As government battles to survive, friends and foes switch sidesJuly 16th, 2008 - 1:44 pm ICT by IANS
By M.R. Narayan Swamy
New Delhi, July 16 (IANS) Long-time friends are turning foes and once bitter enemies find themselves on the same side as the Congress-led government of Prime Minister Manmohan Singh prepares to survive a determined opposition bid to dislodge it over the India-US nuclear deal. With barely a week left for the July 22 trust vote in the 545-seat Lok Sabha, both the ruling United Progressive Alliance (UPA) and the disparate opposition are locked in a numbers game that will determine whether or not Manmohan Singh remains the prime minister.
Every day, indeed every hour, party managers armed with names of MPs and calculators are busy tabulating if they can reach up to 272 - the magic number in the Lok Sabha needed to govern the world’s largest democracy.
The Congress, which heads the multi-party UPA, says it is confident of retaining power despite losing the support last week of 59 MPs from four Left parties that sustained the government for over four years. But the Bharatiya Janata Party (BJP) says it is equally confident that the government will fall July 22.
The rapid developments over the past week have left even seasoned politicians dazed as the bizarre kaleidoscope called Indian politics has taken colours and shapes never seen before.
After four years of hesitant romance, the Left has ditched the Congress. But most long-standing allies of the Left, which is led by ‘big brother’ Communist Party of India-Marxist (CPI-M), have refused to sail with it although they are careful not to offend it.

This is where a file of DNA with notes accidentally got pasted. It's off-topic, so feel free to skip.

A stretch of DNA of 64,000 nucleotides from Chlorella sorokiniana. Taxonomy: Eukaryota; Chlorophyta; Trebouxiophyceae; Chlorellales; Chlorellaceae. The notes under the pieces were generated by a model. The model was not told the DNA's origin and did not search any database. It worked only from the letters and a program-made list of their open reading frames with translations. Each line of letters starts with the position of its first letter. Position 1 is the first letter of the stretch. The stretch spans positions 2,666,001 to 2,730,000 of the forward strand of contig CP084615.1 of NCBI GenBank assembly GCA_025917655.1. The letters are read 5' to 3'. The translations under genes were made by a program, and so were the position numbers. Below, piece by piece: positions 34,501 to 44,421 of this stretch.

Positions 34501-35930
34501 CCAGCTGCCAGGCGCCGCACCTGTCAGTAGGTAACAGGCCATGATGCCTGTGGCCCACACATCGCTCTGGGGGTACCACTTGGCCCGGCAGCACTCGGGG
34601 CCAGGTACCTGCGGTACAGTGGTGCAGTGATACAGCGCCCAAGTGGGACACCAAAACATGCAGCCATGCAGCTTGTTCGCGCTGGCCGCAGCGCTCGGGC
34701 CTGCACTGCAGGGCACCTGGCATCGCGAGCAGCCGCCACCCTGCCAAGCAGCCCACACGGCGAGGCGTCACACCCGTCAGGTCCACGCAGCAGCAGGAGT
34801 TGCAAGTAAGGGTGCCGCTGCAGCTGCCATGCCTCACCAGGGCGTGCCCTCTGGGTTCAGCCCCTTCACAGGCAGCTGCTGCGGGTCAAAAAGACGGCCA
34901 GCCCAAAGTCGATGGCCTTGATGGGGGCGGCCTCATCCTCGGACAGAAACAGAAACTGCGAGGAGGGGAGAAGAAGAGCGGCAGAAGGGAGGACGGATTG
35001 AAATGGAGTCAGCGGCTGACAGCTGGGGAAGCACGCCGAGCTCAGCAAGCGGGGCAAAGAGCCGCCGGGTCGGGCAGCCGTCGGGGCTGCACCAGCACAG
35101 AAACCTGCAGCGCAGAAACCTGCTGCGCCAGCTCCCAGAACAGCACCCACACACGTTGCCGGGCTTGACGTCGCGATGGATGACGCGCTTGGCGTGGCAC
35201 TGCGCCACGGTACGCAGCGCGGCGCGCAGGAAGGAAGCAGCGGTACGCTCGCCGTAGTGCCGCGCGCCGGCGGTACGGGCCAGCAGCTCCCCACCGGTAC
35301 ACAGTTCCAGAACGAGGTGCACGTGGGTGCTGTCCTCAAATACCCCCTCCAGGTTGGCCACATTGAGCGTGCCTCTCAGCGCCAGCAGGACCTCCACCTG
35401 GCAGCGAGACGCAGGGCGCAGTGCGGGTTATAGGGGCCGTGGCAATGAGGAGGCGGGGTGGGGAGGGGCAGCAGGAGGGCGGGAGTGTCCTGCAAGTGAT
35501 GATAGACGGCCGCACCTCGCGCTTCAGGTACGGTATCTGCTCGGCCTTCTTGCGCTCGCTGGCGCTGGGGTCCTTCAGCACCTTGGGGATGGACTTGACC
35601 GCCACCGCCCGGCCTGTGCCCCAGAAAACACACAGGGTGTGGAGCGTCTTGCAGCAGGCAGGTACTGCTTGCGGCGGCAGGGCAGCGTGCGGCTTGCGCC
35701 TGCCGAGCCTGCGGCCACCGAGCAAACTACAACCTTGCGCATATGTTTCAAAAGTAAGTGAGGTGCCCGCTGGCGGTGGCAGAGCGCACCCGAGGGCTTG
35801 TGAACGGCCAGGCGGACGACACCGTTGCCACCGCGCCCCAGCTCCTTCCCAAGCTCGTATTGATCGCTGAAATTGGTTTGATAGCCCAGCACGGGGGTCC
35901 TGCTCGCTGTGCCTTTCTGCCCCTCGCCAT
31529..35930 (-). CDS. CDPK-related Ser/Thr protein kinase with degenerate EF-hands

The Samajwadi Party, which for years counted the Left as an ideological ally, is suddenly seeing virtues in the Congress. But only in 1999, it single-handedly prevented Congress president Sonia Gandhi from becoming prime minister after a similar parliament trust vote.
Stung by the Samajwadi Party’s U-turn - the party had taken part in mass protests against US President George W. Bush and the nuclear deal not long ago - the Marxists have befriended Uttar Pradesh’s ruling Bahujan Samaj Party (BSP), the unforgiving foe of the Samajwadi Party.
The BJP has decided to vote against the nuclear deal, a decision that has put it on the side of the CPI-M, a party it has always loved to hate. There is no doubt that both the parties are more than embarrassed - and the Congress is using their common agenda to run them down.
The Akali Dal, although with the BJP, is reportedly toying with the idea of backing Manmohan Singh because he is India’s first Sikh prime minister. The government is also reportedly wooing the Shiv Sena, which too is in the BJP camp, with help from an industrial house. Officially, the Akalis and the Shiv Sena have denied the reports.
At least one party, the MDMK, has split. Its leader Vaiko called for a vote against the nuclear deal. Two of his three other MPs promptly defied him.
The BJP says the Congress-led UPA has only 250 MPs on its side. The UPA says it has at least 276. Some political analysts feel it will be “a 50:50 affair” - so close will be the outcome. One Congress source told IANS: “We will win but it won’t be as easy as we thought.”
Aware of their sudden importance in the larger scheme of things, small parties in parliament - even those with one or two MPs - are flexing their muscles. In the corridors of power, stories abound “demands” they are making.
The Samajwadi Party is openly asking for the head of Petroleum Minister Murli Deora, who according to it is on the side of an industrialist they detest. The Telangana Rashtra Samiti wants New Delhi to concede a Telangana state in return for the support of its three MPs. But one of its MPs has already turned a rebel.
Even the otherwise monolithic CPI-M is witnessing fissures. Lok Sabha Speaker Somnath Chatterjee, a key MP from the CPI-M, is reportedly unhappy that he will be on the side of the BJP on the nuclear issue. Another CPI-M stalwart shares his anguish.
Many of the MPs privately admit they have no idea what the India-US nuclear deal is all about. Even some of the worst critics of the Left and BJP admit that the leaders of only these two parties - apart from the Congress - seem to know the subject.
It is these MPs who will decide if the nuclear deal gone politically wrong is good for India or not.
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